Well, I'm not going to make further jus-tifications for my delin-quency. Nor will I try to appease you by posting original material. But I do feel sufficiently guilty to at least post a version of the story I wrote for the Globe & Mail about jamon iberico. It ran with a different set of photos on April 2. (The photos I've posted here are just for you.) By the way, the ham passed Canadian inspection and arrived in stores on around April 10th.
LA ALBERCA, Spain — The village of La Alberca, in the low mountains of the Sierra de Francia in western Spain, resembles many towns in the region: Locals still smoke pipes in the main square and donkeys tread the cobblestone streets carrying farmers and their products.
But La Ablerca stands out for the stone statue of a pig in front of its church – a sign of the region's veneration of noble Iberian swine.
The area around La Alberca is one of the few in Spain where black-hoofed Iberian pigs, descendants of the wild boars that once roamed the peninsula, are raised free-range in oak forests, where they feed on acorns. The cured ham produced from these pigs ( jamon iberico) ranks with white truffles and beluga caviar as one of the food world's coveted wonders.
At an expected $300 a kilogram or more (about $1,500 a leg), the highest (bellota) grade of this ham will have a commensurately wondrous price tag when it arrives in Canadian food shops and restaurants for the first time, probably this week, following one Canadian's five-year quest to bring it here.
“This product is really special,” says Michael Tkaczuk, president and chief executive officer of Toronto's Serrano Imports, the force behind the ham's arrival in Canada.
He's not the only fan.”It's absolutely fantastic,” says chef Massimo Capra of Toronto's Mistura restaurant, which will be among the first to get the ham. “Canadians should be really excited to be getting it. Something like that is really something to rejoice about. We're not used to making this type of ham here. We're not used to getting it here.”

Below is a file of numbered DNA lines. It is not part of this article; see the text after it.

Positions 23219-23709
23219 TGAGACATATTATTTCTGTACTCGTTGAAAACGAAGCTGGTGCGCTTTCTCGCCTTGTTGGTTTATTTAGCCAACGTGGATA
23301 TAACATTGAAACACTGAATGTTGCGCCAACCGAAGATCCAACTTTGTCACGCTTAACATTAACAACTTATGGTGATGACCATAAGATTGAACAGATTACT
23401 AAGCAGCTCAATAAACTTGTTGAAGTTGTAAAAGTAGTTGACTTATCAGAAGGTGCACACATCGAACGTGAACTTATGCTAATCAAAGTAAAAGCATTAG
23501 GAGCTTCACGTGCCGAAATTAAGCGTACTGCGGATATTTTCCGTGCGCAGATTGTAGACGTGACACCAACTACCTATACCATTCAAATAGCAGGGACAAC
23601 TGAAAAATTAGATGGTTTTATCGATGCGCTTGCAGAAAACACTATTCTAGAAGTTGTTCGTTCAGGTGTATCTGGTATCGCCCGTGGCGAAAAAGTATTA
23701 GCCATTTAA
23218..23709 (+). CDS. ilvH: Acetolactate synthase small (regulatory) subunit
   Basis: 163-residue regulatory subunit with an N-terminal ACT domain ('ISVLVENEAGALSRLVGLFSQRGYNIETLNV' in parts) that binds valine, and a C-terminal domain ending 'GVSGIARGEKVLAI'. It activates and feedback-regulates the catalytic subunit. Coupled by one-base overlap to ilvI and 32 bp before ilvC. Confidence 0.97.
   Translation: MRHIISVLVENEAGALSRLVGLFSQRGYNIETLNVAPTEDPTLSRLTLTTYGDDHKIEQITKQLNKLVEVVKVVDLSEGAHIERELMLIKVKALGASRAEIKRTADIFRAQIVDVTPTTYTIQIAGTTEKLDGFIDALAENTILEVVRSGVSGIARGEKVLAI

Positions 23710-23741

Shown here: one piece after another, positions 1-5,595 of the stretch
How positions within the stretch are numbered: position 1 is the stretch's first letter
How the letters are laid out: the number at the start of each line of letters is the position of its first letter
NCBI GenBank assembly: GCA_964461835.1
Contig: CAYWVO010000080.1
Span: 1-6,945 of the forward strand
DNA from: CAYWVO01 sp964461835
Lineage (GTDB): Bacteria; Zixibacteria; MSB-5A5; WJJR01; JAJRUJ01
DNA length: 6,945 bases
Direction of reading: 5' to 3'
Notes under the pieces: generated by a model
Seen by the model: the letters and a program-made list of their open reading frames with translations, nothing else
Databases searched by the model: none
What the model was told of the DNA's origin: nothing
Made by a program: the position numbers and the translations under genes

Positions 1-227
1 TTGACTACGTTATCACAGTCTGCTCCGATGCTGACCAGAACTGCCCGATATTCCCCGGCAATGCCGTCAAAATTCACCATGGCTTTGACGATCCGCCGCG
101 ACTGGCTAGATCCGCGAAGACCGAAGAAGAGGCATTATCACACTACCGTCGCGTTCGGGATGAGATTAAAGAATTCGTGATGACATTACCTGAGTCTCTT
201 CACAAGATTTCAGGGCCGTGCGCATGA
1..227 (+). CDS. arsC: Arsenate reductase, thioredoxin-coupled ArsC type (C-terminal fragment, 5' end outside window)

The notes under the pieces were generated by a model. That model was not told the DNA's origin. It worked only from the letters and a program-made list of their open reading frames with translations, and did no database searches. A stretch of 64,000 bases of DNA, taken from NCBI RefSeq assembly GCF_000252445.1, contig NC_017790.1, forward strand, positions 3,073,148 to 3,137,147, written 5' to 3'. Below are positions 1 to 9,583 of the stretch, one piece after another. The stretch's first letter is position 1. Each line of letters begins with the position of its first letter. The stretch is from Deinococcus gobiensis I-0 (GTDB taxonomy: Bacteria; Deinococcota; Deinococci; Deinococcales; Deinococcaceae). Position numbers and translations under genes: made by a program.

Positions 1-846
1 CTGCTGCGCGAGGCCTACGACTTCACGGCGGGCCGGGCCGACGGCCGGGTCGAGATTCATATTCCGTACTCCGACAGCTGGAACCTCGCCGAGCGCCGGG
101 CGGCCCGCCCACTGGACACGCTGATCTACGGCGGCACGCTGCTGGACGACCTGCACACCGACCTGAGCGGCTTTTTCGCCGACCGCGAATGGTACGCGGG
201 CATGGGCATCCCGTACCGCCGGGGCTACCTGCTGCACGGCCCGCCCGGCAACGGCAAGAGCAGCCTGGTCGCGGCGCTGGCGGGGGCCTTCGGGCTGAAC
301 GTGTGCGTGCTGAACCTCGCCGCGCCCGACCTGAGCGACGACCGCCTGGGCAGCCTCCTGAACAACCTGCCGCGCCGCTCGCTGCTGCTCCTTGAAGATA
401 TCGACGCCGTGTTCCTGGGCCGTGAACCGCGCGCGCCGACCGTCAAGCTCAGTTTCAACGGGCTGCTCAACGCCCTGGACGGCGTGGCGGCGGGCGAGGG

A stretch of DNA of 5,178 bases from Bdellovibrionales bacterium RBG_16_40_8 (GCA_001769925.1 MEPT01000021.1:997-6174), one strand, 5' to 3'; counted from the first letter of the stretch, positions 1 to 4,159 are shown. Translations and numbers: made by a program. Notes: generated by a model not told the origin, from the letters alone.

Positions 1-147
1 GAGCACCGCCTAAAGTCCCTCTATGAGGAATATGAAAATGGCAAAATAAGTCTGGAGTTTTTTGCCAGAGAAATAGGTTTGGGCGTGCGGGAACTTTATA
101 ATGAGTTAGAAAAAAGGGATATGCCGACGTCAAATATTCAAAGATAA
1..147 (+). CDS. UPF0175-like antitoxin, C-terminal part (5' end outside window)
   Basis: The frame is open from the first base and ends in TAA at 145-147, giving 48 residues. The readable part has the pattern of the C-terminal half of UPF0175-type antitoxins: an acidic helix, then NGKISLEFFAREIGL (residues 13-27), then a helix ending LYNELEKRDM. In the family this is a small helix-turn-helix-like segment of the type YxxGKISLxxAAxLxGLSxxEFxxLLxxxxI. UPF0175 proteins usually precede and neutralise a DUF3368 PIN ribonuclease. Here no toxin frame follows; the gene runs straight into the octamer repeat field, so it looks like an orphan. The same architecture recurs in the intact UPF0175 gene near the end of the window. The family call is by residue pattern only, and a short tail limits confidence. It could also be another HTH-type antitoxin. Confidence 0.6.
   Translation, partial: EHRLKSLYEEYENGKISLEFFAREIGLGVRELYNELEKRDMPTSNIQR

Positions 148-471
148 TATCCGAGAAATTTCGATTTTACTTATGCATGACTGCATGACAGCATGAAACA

Chef Martin Kouprie of Toronto's Pangaea, which will be involved in the official launch of the ham on April 10, echoes the sentiment. While he says he typically prefers to work with local producers, this ham simply can't be produced locally.
Last summer, Pangaea served fresh Iberian pork it obtained as a sample at $50 a plate (single chops were served over potato rosti and organic vegetables). The dish was so popular that the restaurant ran out of the meat in two days. “People said it was better than they ever imagined and they actually saw the value in it,” Mr. Kouprie said.
When the Iberian ham is sliced, ideally by hand and paper thin, it is a deep maroon colour, shot with creamy fat. Placed in the mouth, it barely needs chewing; the smooth, nutty flavour explodes and the meat nearly melts apart.
The flavour is so exquisite that Pangaea intends to serve it unadorned, with only roasted red pepper and artichokes as accompaniment.
The story that comes with the ham gives the experience another dimension. Iberian pigs are a singular race. Their black hooves, slim legs and shiny red-black coats are often-cited distinguishing features.
But it is a genetic deformity that makes the meat so coveted: The pigs' fat penetrates muscle mass so well that the result is a thoroughly marbled, richly flavoured and tender meat. The fat is said to approximate olive oil in the high levels of oleic acids it contains, and has properties that lower bad (LDL) cholesterol and increase good (HDL) cholesterol.